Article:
Two new Deputy Lieutenants of Kent have been appointed, each of them honoured for their positive contributions to the County and the Nation.
They are Mrs Valerie Hale JP of Ash, near Canterbury and Lord Sackville of Knole in Sevenoaks.
Mrs Valerie Hale has lived in Kent for over 50 years. She is a teacher by qualification, has been a school Governor and ran her own small business for 20 years. Previously she has been a Deputy Chairman of the East Kent Bench and a Non-Executive with the Kent and Medway Partnership Trust. Currently she is a Lay Representative with NHS Health Education, London and NHS HE Kent, Surrey and Sussex and is closely involved in voluntary work and supporting local charities.
After studying History at Oxford University and business at the London Business School, Robert Sackville-West (Lord Sackville) worked in publishing, in 1985 founding Toucan Books, which creates illustrated non-fiction books for an international market. He now combines that with chairing Knole Estates, the property and investment company which, in parallel with the National Trust, runs the Sackville family’s interests at Knole. Among other voluntary roles, Lord Sackville has a long-standing interest in education. Until 2008, he was Chairman of the governing body at Sevenoaks School, and is currently a governor (and chair of the Finance and Premises Committee) at the Knole Academy in Sevenoaks; he is also a director of the UK board of the International Baccalaureate Organization. He is the author of the critically acclaimed Inheritance: The Story of Knole and the Sackvilles (2010).
Her Majesty’s Lord-Lieutenant of Kent, Viscount De L’Isle MBE said: “We welcome both these new Deputy Lieutenants whose experience will further reinforce the effectiveness and diversity of the Lieutenancy and will ensure we continue to move forward”.
“They will be joining an outstanding network of men and women whose role it is to support the Monarchy and celebrate Kent, its unique history and culture, serve its communities – and contribute positively to its future.”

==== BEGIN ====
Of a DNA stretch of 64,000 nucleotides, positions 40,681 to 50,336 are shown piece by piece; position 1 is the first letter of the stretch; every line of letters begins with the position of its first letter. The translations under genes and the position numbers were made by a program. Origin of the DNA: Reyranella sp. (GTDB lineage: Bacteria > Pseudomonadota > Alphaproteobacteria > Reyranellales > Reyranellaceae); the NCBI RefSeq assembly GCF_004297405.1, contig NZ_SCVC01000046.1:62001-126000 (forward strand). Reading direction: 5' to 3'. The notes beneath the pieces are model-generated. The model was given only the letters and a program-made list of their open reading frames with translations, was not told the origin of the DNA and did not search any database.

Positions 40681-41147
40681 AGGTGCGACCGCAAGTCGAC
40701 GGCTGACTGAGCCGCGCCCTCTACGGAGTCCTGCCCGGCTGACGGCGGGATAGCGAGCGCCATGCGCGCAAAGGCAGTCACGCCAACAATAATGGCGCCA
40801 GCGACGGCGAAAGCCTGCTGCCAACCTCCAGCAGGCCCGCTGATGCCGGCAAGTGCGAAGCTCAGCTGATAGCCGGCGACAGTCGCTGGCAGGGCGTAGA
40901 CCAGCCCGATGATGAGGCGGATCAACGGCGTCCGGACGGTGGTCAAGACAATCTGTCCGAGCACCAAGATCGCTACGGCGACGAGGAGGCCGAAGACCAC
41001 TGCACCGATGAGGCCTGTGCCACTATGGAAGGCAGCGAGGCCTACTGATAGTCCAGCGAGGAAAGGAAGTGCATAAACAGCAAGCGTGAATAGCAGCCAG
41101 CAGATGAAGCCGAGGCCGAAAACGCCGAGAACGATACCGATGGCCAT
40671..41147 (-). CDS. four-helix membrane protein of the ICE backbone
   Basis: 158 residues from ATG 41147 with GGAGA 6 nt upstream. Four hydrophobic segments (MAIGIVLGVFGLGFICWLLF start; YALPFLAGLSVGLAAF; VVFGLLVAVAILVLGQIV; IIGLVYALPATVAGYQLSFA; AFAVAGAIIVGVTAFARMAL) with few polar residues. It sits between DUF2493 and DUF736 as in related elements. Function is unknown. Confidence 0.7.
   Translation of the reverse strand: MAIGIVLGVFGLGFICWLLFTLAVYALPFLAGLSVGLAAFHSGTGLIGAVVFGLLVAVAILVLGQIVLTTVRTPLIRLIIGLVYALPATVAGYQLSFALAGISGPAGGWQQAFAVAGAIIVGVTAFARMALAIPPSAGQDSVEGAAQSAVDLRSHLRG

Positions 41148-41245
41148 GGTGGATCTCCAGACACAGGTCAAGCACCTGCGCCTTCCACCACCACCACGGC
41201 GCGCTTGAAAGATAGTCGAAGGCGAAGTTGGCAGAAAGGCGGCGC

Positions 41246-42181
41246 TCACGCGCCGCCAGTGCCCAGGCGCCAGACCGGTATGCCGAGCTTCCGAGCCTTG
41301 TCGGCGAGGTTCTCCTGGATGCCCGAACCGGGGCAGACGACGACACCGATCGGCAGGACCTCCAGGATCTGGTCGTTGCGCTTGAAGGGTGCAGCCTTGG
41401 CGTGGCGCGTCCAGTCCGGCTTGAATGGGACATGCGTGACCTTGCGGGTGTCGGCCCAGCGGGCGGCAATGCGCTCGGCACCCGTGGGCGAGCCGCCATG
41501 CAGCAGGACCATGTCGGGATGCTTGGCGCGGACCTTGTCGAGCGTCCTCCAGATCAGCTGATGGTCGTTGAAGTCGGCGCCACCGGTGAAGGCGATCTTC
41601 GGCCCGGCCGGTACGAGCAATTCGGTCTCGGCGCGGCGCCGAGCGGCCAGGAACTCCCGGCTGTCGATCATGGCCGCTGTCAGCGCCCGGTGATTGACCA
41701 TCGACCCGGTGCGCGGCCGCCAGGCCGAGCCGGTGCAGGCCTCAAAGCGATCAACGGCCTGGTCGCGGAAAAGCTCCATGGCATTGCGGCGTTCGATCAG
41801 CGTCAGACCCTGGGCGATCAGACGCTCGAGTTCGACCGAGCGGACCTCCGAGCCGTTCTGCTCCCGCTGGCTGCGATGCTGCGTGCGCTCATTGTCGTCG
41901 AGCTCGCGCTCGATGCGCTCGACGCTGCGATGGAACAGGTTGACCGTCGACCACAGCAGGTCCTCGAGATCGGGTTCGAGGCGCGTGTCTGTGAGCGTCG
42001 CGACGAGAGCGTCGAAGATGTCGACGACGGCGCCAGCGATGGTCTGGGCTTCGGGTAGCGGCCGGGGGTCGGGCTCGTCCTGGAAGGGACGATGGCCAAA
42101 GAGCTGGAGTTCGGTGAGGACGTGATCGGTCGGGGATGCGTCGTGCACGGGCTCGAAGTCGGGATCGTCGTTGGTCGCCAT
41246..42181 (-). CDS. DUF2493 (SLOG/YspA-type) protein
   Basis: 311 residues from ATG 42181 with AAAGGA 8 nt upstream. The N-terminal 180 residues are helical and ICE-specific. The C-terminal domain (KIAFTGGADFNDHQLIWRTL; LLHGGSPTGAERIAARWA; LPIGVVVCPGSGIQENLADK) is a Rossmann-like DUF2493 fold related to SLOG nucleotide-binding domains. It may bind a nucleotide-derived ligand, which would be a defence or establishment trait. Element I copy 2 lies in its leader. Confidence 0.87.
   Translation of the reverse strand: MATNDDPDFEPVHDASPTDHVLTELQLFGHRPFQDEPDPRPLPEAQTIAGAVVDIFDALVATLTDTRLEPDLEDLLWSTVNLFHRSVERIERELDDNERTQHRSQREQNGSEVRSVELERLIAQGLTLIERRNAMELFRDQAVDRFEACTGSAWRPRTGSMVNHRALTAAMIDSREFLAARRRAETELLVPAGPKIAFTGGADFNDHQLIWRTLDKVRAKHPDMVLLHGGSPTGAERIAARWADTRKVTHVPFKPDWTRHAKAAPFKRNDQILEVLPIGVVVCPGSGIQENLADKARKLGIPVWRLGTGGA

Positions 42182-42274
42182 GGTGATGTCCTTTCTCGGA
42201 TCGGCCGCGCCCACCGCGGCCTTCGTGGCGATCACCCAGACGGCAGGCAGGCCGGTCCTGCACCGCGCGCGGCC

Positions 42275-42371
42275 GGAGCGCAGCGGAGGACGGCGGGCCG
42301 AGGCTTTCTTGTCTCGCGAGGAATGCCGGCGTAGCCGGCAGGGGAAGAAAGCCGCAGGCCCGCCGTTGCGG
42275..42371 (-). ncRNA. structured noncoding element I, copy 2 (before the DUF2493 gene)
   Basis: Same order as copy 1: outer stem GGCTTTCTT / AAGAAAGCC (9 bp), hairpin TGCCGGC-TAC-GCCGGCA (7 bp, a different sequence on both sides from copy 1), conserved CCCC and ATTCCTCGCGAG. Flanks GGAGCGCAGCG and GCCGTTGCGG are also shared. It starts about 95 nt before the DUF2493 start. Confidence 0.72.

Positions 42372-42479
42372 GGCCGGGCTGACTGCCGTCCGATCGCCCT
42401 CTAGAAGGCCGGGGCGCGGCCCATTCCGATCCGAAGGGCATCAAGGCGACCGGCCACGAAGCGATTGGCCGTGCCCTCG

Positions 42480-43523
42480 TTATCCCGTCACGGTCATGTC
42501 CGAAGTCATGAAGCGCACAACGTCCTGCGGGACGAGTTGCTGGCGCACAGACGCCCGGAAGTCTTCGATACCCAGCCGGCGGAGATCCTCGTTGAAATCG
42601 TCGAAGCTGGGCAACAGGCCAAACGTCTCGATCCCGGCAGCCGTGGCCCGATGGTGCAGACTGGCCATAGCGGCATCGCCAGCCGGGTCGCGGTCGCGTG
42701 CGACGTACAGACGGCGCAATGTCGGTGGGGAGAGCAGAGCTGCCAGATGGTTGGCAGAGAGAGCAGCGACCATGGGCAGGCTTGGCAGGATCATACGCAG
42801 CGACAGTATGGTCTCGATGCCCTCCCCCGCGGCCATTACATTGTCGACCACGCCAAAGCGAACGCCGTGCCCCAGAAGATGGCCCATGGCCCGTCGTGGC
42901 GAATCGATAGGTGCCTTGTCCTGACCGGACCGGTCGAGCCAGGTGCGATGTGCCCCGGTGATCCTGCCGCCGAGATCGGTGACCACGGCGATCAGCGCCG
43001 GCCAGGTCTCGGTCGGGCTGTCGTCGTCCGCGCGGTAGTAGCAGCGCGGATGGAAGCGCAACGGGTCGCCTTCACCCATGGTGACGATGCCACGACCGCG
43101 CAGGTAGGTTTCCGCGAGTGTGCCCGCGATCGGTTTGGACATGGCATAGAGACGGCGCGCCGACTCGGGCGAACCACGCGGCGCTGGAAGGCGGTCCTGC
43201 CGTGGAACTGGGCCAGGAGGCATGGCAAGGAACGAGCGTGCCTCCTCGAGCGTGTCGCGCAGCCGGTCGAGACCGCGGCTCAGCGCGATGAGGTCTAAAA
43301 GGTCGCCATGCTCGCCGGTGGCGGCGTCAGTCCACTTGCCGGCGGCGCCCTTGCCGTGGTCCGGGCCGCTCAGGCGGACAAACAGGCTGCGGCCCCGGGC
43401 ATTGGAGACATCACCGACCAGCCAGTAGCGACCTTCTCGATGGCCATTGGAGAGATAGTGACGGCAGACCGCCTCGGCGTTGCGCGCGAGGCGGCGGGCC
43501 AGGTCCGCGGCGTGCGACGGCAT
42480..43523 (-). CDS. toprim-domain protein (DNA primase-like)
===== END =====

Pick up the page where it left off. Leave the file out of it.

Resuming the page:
He further added: “These appointments are important because the Lieutenancy plays a major role as an effective independent force for good in Kent. As the Monarchy does nationally, our aim is to provide a focus for County identity, unity and pride, give a sense of stability, recognise achievements, success and excellence, and promote service to others.”
• The Lieutenancy of Kent consists of the Lord-Lieutenant, Vice Lord- Lieutenant, and a maximum of 70 other Deputy Lieutenants, approximately one per 25,000 people.
• The office dates back to Tudor times and was originally responsible for the County’s local defence and maintenance of order. The role of the Lieutenancy is entirely non-political and unpaid.
• Deputy Lieutenants come from all walks of life and all parts of the County. Their local and specialist knowledge and experience is used to positive effect in key areas ranging from education to youth services, and from the Volunteer Reserve Forces to business and the rural economy.
• Duties include greeting and accompanying Royalty and Heads of State during official visits to the County, the presentation of honours and awards on behalf of the Crown, and participation in Citizenship ceremonies.
• They advise on events potentially warranting Royal visits, on how local people can put forward others suitable for honours and on anniversaries warranting a message from The Queen. They also advise on how community organisations can gain recognition in The Queen’s Award for Voluntary Service Scheme.